A Primer to Gutenberg


This is a lesson on the fundamentals of the Gutenberg WordPress page editor, covering:

  • Differences from other page editors
  • Blocks in the Backend
  • Save vs Edit Methods
  • How it all applies to WooCommerce developers

Different from other Editors

Most WYSIWYG page editors will use various methods to store their page encodings to the database Shortcodes among the most infamous methods.. Then, on page load, the server translates these encodings to HTML, presenting a beautifully designed web page—if everything was working correctly; or a garbled mess—if something was off.

Gutenberg saves its encodings as HTML comments, which will never render as a mess in the browser AND it’s meant to save the actual frontend HTML into the database. As always, some exceptions will apply.

Block Registration

  'editor_script' => 'create-block-wc-last-order-block-block-editor',
  'editor_style'  => 'create-block-wc-last-order-block-block',
  'style'         => 'create-block-wc-last-order-block-block',
  'script'        => 'create-block-wc-last-order-fe',
registerBlockType( 'create-block/wc-last-order-block', {
	title: __( ... ),
	description: __(...),
	category: 'woocommerce',
	icon: 'archive',
	edit: function( props ) {...},
	save: function( {attributes} ) {...},
} );



While Gutenberg is primarily known as a JavaScript animal, there are lots of interactions with the server side. You start to see this when you register the block on both the server, and in the browser.



We’ll dive into the details of the code in later lessons.

Edit and Save Methods

edit: function( props ) {
	return <Block { ...props } />;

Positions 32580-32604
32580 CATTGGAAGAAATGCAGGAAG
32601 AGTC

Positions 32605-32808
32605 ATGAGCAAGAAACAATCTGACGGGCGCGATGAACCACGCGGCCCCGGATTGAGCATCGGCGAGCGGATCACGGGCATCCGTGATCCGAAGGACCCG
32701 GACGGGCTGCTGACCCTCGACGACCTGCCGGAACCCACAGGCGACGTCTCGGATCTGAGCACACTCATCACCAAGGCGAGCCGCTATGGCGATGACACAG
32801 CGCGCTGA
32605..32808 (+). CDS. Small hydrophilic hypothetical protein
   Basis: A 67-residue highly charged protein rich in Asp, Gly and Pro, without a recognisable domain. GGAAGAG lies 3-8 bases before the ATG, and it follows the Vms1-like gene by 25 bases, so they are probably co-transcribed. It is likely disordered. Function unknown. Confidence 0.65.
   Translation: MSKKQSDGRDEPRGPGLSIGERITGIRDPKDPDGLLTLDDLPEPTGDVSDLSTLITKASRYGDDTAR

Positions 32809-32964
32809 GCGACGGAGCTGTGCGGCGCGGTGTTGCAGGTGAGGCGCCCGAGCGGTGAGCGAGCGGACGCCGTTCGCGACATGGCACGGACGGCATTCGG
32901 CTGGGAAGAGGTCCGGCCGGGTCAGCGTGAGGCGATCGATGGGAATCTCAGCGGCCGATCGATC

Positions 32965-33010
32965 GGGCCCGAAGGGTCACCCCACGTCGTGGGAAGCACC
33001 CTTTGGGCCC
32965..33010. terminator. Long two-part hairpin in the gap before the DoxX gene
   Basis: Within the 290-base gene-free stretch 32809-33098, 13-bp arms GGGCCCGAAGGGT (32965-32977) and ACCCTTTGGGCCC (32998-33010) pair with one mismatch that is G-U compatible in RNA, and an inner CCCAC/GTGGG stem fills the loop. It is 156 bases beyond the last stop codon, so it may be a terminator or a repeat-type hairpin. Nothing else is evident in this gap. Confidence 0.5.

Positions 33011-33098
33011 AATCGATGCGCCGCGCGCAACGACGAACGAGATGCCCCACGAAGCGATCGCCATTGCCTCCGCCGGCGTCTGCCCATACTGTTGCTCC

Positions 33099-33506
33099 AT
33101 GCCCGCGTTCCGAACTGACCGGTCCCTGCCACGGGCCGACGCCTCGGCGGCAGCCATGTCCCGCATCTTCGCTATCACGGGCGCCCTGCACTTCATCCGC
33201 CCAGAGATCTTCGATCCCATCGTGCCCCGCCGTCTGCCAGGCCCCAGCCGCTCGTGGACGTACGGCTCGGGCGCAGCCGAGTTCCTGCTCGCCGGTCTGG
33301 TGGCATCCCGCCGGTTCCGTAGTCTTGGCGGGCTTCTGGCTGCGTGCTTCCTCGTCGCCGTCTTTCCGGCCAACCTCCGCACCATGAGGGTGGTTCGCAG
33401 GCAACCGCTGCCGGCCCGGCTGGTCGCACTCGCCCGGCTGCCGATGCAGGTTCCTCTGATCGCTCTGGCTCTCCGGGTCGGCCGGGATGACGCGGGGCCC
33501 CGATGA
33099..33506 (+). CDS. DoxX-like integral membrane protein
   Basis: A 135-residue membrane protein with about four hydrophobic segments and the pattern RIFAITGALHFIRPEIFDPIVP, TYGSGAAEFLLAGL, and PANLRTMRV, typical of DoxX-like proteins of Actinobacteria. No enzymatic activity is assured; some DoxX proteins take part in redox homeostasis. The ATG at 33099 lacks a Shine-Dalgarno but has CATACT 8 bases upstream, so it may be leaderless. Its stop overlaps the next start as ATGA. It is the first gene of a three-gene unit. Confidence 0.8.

save: function( {attributes} ) {
  const { title, image, orderStatus, orderDate, backup }= attributes;

    <div className="wc-last-order-box">
      <div className="last-order backup">{backup}</div>
		{title && <div className="last-order title"></div>}
		{image && <div className="last-order image"></div>}
		{orderStatus && <div className="last-order status"></div>}
		{orderDate && <div className="last-order date"></div>}

The block’s edit method defines appears in your Gutenberg editor. TypicallyWe will see there’s is a bit of disagreement on the standard pattern here this is your React Component’s render method.

The block’s save method defines the HTML the will be saved to the database, wrapped by Gutenberg’s HTML comments.

Gutenberg for WooCommerce

WooCommerce first implemented blocks as a feature plugin, titled WooCommerce Gutenberg Product Blocks. Now, they’re in core.

You can still download the original feature plugin, which is packaged with it’s node build process, allowing you to fork and modify the feature plugin. An excellent method to work on a block you intend to contribute to WooCommerce core.

Options and Opportunities for WooCommerce Developers

WooCommerce has focused on the implementation of product based blocks. As a result, there are several aspects of WooCommerce that do not have blocks in core, providing opportunities for creative developers. A quick brainstorm offer the following ideas:

  • Other post typese.g. Orders, Coupons
  • Unique product-typee.g. Subscriptions, Bookings, Lessons Blocks
  • Customer based settings, and display blocks
  • Shipping and TrackingEveryone loves to see where their stuff is. based blocks
  • Product Download based Blocks
  • Multi-Vendor/Partner Store based blocks
  • …Some other great idea


If you’ve been avoiding Gutenberg—it is high time you started learning.

But to be absolutely candid: Developing blocks is not easy—it’s a weird hybrid of React and some customized @wordpress node packages. But it’s the future, and Gutenberg capability will be necessary for survival.

Through each of these lessons, we’ll remove more barriers and gird your skill set, so you’ll be ready to fold Gutenberg blocks into your WooCommerce developer’s toolkit.

Let’s do a quick quiz on the fundamentals.

Knowledge Check


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